There are a few other options. Here is a rundown of their pros and cons:
What are they? Operated by most of the main supermarkets they usually take the form of a special card, which you can add money to at the checkout each time you visit the store. Most do not pay interest as such, but will provide 'bonus credits' - i.e. extra funds are added to your 'account' each time the balance on your card goes above certain pre-determined thresholds.
What are the benefits? The addition of 'bonus credits' to your account means you are 'in effect' earning interest on your money - though not very much
What are the downsides? You can usually only spend your money in one store - the supermarket operating the scheme. This really limits the potential of these schemes to help you spread the cost of all of your Christmas spending.
What are they? Instant savers are savings accounts operated by most banks and building societies. All will pay regular interest on your savings and will allow you to pay money in at regular intervals, or whenever you can.
What are the benefits? The main benefits are in the payment of interest on your savings and in the fact that you can access your money whenever you want, for the most part without penalty (aside from the loss of interest).
What are the downsides? Any downsides are pretty marginal and are in comparison to other savings account options. That is, having instant access to your money comes at the expense of a higher interest rate. In addition, you will pay tax on your savings.
What are they?
Notice accounts are very similar to instant savers, except that you must give notice (anything from two to six weeks usually) before you can access your money.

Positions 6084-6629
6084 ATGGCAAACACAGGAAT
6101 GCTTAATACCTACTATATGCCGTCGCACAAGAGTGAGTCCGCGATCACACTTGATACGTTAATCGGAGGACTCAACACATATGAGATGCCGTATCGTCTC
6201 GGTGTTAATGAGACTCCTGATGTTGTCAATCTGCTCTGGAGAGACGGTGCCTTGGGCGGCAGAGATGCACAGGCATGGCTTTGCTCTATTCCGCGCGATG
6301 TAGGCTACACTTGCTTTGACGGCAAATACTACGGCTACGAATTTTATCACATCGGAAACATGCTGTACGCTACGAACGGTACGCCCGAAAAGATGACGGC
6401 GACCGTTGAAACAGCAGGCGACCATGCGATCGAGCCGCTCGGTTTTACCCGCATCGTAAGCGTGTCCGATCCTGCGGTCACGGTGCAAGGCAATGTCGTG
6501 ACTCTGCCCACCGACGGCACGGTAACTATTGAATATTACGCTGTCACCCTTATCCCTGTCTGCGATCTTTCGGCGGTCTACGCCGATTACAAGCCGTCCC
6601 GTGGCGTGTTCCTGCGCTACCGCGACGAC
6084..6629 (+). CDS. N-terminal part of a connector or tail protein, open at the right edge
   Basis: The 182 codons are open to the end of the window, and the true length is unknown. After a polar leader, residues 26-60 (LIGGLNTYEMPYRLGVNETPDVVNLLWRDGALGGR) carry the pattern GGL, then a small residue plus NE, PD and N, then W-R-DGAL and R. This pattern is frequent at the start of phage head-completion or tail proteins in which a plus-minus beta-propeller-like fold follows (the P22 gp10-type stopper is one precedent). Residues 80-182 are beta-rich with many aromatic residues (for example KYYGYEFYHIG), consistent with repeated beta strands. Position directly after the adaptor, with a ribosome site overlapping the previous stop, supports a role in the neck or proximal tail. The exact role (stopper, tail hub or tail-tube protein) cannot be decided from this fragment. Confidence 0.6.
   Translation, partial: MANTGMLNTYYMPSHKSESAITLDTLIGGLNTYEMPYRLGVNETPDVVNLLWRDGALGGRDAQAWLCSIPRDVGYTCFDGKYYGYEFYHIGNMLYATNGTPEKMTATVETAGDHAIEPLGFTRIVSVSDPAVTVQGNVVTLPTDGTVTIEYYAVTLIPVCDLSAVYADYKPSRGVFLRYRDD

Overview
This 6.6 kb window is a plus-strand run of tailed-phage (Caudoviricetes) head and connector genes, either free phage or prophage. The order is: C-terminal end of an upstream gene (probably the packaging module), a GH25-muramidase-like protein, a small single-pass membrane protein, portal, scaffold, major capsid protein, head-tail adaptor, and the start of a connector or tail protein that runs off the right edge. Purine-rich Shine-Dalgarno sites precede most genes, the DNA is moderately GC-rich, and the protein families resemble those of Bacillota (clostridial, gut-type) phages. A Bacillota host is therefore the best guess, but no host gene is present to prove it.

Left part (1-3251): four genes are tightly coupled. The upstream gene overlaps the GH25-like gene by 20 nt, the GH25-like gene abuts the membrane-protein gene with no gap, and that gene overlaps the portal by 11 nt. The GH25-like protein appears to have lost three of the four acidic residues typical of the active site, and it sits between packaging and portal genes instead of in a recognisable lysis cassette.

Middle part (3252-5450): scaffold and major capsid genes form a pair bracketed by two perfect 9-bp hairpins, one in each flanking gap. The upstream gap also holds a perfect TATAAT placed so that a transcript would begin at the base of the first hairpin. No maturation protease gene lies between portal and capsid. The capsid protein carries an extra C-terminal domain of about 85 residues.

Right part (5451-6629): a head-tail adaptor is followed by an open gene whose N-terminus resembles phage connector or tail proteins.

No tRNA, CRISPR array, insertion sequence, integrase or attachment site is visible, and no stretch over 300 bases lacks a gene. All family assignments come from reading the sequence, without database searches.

What are the benefits? You will usually earn better rates of interest on a notice savings account. Again, you will usually be able to pay money in regularly, or whenever you are able.
What are the downsides? First of all, since you must give notice before accessing your money, you must remember to do so in plenty of time - to ensure you have access to your money in time to pay for Christmas. Secondly, you will pay tax on your savings.
What are they? As the name suggests, regular savings accounts are those that require you to make regular (usually monthly) deposits.
What are the benefits? These kinds of savings accounts often offer very good rates of interest for the first year. Normally, that would mean moving your savings to a different account every 12 months - however, this becomes unnecessary if you are saving for Christmas, since you will clearly take most of the money out and spend it each year. Just remember to look for the best deal each year, rather than sticking with the same account.